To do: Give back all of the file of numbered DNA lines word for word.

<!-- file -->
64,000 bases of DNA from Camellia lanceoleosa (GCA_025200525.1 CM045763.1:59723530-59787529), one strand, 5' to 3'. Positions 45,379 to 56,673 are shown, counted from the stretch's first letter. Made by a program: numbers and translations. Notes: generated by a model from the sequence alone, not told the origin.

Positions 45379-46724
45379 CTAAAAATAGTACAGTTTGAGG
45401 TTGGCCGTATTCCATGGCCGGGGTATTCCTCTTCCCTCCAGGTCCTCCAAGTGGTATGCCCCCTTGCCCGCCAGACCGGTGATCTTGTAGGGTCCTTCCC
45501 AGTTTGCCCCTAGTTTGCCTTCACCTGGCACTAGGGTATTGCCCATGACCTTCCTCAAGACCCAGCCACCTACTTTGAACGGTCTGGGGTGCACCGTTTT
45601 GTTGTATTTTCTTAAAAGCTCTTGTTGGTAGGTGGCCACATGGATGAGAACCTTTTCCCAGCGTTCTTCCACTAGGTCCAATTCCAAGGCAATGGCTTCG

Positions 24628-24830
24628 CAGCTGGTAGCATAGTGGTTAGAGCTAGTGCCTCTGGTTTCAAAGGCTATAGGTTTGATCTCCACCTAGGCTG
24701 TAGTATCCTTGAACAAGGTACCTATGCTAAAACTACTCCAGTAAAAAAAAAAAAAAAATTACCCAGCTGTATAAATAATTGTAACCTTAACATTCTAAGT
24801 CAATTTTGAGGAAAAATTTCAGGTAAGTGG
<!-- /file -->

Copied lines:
64,000 bases of DNA from Camellia lanceoleosa (GCA_025200525.1 CM045763.1:59723530-59787529), one strand, 5' to 3'. Positions 45,379 to 56,673 are shown, counted from the stretch's first letter. Made by a program: numbers and translations. Notes: generated by a model from the sequence alone, not told the origin.

Positions 45379-46724
45379 CTAAAAATAGTACAGTTTGAGG
45401 TTGGCCGTATTCCATGGCCGGGGTATTCCTCTTCCCTCCAGGTCCTCCAAGTGGTATGCCCCCTTGCCCGCCAGACCGGTGATCTTGTAGGGTCCTTCCC
45501 AGTTTGCCCCTAGTTTGCCTTCACCTGGCACTAGGGTATTGCCCATGACCTTCCTCAAGACCCAGCCACCTACTTTGAACGGTCTGGGGTGCACCGTTTT
45601 GTTGTATTTTCTTAAAAGCTCTTGTTGGTAGGTGGCCACATGGATGAGAACCTTTTCCCAGCGTTCTTCCACTAGGTCCAATTCCAAGGCAATGGCTTCG

Positions 24628-24830
24628 CAGCTGGTAGCATAGTGGTTAGAGCTAGTGCCTCTGGTTTCAAAGGCTATAGGTTTGATCTCCACCTAGGCTG
24701 TAGTATCCTTGAACAAGGTACCTATGCTAAAACTACTCCAGTAAAAAAAAAAAAAAAATTACCCAGCTGTATAAATAATTGTAACCTTAACATTCTAAGT
24801 CAATTTTGAGGAAAAATTTCAGGTAAGTGG